At our 2013 Science of Pie event, Christina Tosi, Zoe Nathan, and the fantastic students from the Science & Food undergraduate course taught us all about pies, baking, creativity, and the scientific process. We just can’t get enough pie science, so here are 5 fun facts related to baking and some of our favorite baking ingredients:
The Science of Pie
Featuring Christina Tosi & Zoe Nathan
May 19, 2013
At the world’s first scientific bakeoff, the students of the Science & Food undergraduate course presented results from their final projects, including a live taste test of apple pies. The final projects were judged by Chefs Christina Tosi and Zoe Nathan, food critics Jonathan Gold and Evan Kleiman, and UCLA Professors Andrea Kasko, and Sally Krasne.
Christina Tosi on…
…creating cereal milk
“Cereal milk, fortunately for us but unfortunately for the scientific process, was very simple to make . . . But a lot of the other things that we make at Milk Bar go through a much more vigorous question asking and testing process before we actually decide whether or not its successful.”
…crack pie and re-inventing pie crust
“Crack pie is our approach to pie. It very much embodies our approach to pie. We don’t use a traditional American pie crust . . . Pie crust is an opportunity to surprise and wow and provide texture and flavor that is beyond, perhaps, you standard traditional American pie crust.”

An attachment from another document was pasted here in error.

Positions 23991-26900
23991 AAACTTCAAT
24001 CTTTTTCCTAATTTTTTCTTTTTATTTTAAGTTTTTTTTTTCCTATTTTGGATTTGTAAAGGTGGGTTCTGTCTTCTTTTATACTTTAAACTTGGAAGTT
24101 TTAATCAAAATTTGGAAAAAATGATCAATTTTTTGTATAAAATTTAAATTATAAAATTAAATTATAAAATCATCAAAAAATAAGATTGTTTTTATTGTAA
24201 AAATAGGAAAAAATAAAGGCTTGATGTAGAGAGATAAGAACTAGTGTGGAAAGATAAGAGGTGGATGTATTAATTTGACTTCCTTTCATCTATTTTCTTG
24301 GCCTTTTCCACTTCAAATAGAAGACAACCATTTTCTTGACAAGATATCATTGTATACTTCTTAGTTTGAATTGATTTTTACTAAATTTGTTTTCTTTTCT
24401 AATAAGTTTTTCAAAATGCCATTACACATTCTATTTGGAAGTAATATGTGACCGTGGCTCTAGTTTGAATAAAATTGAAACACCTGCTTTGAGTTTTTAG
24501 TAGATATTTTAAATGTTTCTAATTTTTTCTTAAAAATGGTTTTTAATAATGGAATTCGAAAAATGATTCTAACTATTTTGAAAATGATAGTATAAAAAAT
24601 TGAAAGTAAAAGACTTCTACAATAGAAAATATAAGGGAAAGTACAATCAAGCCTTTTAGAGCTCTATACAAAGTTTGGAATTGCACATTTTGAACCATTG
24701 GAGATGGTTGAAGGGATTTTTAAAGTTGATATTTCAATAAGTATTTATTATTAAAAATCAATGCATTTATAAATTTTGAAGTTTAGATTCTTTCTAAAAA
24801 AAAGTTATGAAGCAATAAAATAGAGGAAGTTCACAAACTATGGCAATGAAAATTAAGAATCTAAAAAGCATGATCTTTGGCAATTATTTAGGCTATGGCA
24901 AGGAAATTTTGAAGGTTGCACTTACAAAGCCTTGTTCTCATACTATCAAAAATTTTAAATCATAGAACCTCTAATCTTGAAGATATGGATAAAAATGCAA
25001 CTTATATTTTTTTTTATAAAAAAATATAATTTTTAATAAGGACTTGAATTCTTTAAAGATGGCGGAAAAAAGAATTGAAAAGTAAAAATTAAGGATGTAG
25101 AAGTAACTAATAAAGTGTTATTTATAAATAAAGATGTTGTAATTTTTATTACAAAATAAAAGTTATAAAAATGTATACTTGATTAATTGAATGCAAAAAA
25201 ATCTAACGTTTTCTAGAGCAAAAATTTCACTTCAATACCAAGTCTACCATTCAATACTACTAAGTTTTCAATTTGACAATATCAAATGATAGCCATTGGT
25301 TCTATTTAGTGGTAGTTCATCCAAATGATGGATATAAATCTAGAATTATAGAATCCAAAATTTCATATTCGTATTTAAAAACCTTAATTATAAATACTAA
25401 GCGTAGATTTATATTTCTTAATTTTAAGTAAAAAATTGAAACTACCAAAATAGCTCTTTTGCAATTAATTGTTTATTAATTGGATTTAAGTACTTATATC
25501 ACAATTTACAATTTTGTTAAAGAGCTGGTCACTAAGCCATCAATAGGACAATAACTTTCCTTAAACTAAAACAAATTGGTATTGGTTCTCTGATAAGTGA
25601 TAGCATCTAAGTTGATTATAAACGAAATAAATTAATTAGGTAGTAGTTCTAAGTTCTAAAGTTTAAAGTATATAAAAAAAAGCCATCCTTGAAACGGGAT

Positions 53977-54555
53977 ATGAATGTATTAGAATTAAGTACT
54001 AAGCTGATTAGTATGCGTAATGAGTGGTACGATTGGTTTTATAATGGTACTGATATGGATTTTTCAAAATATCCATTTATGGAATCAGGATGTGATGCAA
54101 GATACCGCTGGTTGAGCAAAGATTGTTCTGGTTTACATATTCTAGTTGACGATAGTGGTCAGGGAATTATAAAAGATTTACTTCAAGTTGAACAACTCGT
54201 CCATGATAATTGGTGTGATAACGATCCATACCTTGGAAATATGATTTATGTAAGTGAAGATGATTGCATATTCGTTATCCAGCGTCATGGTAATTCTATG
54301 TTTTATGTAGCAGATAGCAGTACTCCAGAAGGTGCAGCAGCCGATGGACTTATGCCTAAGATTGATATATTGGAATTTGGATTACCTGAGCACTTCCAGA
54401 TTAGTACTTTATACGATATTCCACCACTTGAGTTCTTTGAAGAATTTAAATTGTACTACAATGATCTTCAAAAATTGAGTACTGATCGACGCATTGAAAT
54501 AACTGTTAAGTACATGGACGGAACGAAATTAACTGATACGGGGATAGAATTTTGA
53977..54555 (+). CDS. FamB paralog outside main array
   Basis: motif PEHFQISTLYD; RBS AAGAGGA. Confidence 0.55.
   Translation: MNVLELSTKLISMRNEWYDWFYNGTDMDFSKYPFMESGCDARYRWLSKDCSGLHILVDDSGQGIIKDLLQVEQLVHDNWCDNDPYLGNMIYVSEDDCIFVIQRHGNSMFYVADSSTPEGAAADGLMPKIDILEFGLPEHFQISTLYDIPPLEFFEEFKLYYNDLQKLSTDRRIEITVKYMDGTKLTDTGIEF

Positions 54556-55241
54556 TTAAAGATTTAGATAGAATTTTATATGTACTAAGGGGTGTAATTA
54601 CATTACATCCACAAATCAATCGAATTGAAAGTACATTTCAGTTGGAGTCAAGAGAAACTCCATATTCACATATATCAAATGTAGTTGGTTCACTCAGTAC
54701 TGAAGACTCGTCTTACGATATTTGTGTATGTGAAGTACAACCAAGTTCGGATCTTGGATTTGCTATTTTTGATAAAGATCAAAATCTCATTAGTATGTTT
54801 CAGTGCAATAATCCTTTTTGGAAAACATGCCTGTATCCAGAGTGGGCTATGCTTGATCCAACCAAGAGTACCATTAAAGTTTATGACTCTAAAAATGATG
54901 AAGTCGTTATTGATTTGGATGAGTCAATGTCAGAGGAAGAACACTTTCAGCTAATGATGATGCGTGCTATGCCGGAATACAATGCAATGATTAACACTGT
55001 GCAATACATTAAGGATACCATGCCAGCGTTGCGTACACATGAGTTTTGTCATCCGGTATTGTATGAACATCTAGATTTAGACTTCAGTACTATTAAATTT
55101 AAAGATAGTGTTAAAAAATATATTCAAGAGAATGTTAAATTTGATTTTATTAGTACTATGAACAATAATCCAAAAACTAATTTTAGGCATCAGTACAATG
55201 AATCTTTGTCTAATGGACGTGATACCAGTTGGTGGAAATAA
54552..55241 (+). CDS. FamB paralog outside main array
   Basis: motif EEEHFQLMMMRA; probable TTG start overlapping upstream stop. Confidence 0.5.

…creativity, curiosity, and the scientific process
Whether or not we’re aware of it, the scientific process is often an integral part of cooking and baking. When Christina Tosi describes her creative process at Milk Bar, she might as well be describing the process of scientific research and discovery:
“The second that I got out of school and I was able to have my own voice, I stepped back and I looked at everything that I was taught and listened to and followed without questioning, and I questioned it. And not in a disrespectful way, just in a ‘Well, what if? Why and what if?’ And I think that that curiosity and that forcing yourself to question every single thing in the creative process is incredibly helpful … you really just need that wandering spirit and the courage to ask ‘Why?’ And then of course the momentum and the patience to test through and be willing to fail but also be excited when you succeed.”
Zoe Nathan on…
…being a traditional baker and working with simple ingredients
“A really good baker isn’t bored of flour, and isn’t bored of sugar, and isn’t bored of salt, and isn’t bored of butter. They just know that through process they can make an entirely different thing every single day using five ingredients.”
…how to create the most amazing pie
“My second biggest pet peeve as a baker is how people bake. They forget that this is also an ingredient. Color is flavor: without it, you don’t have flavor. It just doesn’t work. Color and baking time and how your pie looks needs to be treated as another ingredient. It’s just as important as salt, sugar, flour, or anything. If you forget your color, you didn’t make the thing. . . It’s like you don’t have chocolate for your chocolate chip cookies.”
…baking and being present